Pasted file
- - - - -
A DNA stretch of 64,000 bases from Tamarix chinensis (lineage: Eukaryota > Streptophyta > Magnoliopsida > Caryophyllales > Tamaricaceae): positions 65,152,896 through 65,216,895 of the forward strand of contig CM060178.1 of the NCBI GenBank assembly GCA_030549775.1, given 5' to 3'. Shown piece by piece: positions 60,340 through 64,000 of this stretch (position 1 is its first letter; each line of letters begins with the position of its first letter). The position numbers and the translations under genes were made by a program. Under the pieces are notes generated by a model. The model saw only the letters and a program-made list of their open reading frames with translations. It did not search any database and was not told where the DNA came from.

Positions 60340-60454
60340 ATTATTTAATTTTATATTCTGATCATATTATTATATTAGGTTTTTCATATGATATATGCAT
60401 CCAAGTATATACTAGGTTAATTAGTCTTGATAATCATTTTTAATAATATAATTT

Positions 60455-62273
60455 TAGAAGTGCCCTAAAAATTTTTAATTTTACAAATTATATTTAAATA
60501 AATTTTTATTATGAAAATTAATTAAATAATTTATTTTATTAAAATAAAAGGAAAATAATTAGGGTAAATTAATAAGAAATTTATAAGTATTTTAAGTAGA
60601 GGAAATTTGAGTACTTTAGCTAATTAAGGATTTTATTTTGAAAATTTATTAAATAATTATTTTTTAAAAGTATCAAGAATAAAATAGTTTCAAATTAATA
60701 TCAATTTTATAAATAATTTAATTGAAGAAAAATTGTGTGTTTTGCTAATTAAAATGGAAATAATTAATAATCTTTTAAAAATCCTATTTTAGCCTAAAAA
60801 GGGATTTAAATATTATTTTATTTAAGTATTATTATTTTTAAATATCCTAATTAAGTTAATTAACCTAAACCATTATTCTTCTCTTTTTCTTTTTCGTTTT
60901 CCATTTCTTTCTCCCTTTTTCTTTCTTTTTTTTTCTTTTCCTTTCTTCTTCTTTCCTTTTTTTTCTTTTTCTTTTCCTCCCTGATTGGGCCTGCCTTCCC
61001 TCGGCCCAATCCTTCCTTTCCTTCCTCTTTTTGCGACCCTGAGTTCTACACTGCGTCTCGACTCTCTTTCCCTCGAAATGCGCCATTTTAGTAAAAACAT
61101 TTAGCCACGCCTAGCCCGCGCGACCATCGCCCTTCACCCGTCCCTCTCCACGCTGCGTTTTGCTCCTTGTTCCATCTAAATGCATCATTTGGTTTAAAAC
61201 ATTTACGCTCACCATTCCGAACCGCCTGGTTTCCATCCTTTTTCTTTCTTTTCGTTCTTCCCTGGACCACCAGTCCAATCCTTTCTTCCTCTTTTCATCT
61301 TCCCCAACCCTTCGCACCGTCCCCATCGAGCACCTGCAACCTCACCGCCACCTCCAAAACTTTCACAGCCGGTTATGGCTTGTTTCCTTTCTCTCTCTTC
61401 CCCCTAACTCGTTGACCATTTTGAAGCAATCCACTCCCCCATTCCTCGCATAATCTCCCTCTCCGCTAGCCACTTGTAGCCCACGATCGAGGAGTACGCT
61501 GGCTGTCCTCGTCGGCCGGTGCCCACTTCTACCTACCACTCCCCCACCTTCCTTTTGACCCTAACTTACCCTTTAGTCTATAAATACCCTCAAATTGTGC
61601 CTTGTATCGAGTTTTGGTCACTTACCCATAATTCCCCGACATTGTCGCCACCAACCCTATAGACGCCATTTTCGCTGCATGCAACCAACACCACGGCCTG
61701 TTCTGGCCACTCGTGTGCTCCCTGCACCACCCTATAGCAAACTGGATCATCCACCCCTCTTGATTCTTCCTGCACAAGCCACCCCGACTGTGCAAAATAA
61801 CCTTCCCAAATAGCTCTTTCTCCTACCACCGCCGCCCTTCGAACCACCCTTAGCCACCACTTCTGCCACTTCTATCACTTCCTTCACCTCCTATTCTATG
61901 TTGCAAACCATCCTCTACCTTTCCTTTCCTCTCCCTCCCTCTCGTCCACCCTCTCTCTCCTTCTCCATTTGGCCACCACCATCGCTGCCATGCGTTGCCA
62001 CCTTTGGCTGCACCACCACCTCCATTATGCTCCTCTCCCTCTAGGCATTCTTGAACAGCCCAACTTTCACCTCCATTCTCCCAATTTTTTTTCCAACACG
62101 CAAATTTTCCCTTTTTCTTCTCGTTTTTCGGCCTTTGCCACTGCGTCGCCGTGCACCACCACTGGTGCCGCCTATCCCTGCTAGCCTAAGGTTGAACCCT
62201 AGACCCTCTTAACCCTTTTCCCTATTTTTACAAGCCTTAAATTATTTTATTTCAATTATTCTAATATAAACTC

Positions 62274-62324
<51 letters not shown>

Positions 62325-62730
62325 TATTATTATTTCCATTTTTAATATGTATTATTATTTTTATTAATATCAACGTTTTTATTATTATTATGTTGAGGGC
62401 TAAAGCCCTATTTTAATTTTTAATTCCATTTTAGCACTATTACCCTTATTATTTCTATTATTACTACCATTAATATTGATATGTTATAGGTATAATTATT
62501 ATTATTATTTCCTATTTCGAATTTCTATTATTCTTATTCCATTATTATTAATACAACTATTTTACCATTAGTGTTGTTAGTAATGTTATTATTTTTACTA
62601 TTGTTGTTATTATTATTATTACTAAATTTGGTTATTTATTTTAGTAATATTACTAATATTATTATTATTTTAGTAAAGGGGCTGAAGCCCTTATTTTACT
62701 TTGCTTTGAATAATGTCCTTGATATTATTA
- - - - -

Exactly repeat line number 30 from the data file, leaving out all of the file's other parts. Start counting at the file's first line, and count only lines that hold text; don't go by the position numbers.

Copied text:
62501 ATTATTATTTCCTATTTCGAATTTCTATTATTCTTATTCCATTATTATTAATACAACTATTTTACCATTAGTGTTGTTAGTAATGTTATTATTTTTACTA